Put immediately into hot sterilized jars (washed in soapy water, rinsed, then in an oven on 100degrees for 15 minutes).

Wednesday, February 22, 2012

Made by Me - Simplicity 2246 - Traveller Dress

Second in the Made by Me series. The new machine has really got me enthused, and I've realised that my slow sewing rate to date was due to 1) the constant fiddling I had to do with the old machine to get it to sew properly  resulting in 2) reluctance to engage with said machine.
This is Simplicity 2246, one of the Lisette range currently in the catalogue. I used a chambray with a silky feel I picked up at Tessuti fabrics. Lovely to wear.
I cut a 16 top and 18 skirt, but think I could cut 16 below the waist too - there is rather a lot of ease there.
Alterations: lowered the bust dart, omitted lower pockets, lengthened 10cm, shorted the sleeve to above elbow length and added width.
Thumbs up: An easy to sew pattern, very straightforward. Kudos to me for getting this set-in sleeve about  right, a feat I've never been able to achieve prior to this. To do this, I ran three gathering lines between the notches, pinned it into the armhole to get the fit, then steam shrunk it over a tailor's ham, then re-pinned with gazillion pins and sewed from the sleeve side - it worked! I also sewed the underarm area twice, as this area will take a bit of stress.
Thumbs down: Brickbats to me for omitting a button - I used 8 instead of the specified nine. After wearing it for a day, I realise why 9 was specified. Hmm - a few discreet snaps are in order to take up the slack. I'm also not a fan of the cut-in-one collar and stand. When I make this again, I'll revert to the traditional collar and stand.
Verdict - I enjoyed making this dress, and enjoy wearing it.
Now I'll just have to figure out how to photograph this stuff properly.

Sunday, February 19, 2012

A Valentine to my Fig Tree

Dear Fig Tree
This valentine is several days late, but I know you won't mind. You're not demanding. You don't have high expectations. You just quietly go about your business, and do what you do best - shower us with figs every February.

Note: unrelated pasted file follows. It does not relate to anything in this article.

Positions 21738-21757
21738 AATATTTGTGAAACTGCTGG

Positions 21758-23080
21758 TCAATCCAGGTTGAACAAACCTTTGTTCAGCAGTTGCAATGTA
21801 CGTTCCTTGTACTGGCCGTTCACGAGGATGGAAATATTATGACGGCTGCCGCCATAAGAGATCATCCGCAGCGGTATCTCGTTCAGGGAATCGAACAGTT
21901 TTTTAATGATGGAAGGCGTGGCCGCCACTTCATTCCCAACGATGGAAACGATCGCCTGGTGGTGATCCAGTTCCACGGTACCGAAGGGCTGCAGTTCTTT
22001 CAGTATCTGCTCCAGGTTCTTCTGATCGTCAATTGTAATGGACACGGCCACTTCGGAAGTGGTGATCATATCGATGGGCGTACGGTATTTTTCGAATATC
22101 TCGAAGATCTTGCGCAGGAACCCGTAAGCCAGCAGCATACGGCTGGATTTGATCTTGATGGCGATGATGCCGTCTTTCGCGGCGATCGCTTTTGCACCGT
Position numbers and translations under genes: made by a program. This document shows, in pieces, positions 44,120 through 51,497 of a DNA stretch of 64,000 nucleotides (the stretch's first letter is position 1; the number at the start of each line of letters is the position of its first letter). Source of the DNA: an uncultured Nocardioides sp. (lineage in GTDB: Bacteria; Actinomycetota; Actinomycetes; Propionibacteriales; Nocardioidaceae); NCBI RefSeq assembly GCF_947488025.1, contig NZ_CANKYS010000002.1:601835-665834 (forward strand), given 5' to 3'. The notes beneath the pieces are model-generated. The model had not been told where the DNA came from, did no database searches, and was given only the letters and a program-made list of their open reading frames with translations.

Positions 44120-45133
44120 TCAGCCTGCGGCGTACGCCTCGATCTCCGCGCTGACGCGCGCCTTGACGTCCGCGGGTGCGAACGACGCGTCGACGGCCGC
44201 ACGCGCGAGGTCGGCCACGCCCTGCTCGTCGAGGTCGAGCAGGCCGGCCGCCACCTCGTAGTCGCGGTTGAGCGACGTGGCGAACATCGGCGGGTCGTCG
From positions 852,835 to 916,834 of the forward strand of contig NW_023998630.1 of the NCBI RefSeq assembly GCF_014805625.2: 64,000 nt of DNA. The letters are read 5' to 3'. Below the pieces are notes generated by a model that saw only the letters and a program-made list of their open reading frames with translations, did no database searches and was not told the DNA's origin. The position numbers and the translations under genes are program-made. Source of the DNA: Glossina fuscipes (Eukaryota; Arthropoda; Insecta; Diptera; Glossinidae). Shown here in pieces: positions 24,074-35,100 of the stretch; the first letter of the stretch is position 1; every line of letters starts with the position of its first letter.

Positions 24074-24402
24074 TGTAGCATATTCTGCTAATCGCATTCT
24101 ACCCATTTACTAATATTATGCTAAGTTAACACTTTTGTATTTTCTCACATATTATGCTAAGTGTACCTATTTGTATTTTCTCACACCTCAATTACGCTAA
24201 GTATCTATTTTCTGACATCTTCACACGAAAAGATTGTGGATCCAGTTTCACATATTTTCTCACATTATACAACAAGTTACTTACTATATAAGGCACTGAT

It's been that way ever since we got together in 2003. You arrived with a bunch of your mates from Daley's. You were all skinny little sticks then. Now look at you - you're all magnificent trees (okay, we won't talk about poor old mango. It's a bit too cold for her, but she still hangs in there, doesn't she?).
But fig tree, you won my heart. Your mates demand constant attention, especially those pesky stone fruit trees. Pruning, feeding, spraying for fruit fly. It never stops. But you, dear fig tree demand nothing, except a bit of net around December. That's it.
You grew when we were going through the worst drought ever. And now our footsteps squelch after what seems like months of rain (even up a hill, as we are), you are as productive as you ever were. No fuss.
Every February we pick buckets of figs. I eat figs, morning, afternoon and evening - I never get tired of them. Best of all, there are plenty of figs to make my favourite jam, as above: fig jam with star anise and chinese five-spice. This will put a smile on my face as I spread it on my breakfast toast as we slide into winter.
So, fig tree, 2012 is as good a year as ever. May there be many more.
Love always,
Paola

Thursday, February 16, 2012

Sprouting

I've been fiddling around with sprouting seeds on and off for a while now.
I've tried using jars covered with muslin secured with an elastic band. The idea is you soak the seeds, in the jar, then upend it, allowing the water to run through the muslin, a couple of times a day. Sounds straightforward, but in practice, the water just didn't run off properly. Lots of water would be left, so I would end up straining the seeds through a sieve, then trying to put them all back into the jar, losing quite a few along the way. Too much of a palaver for me.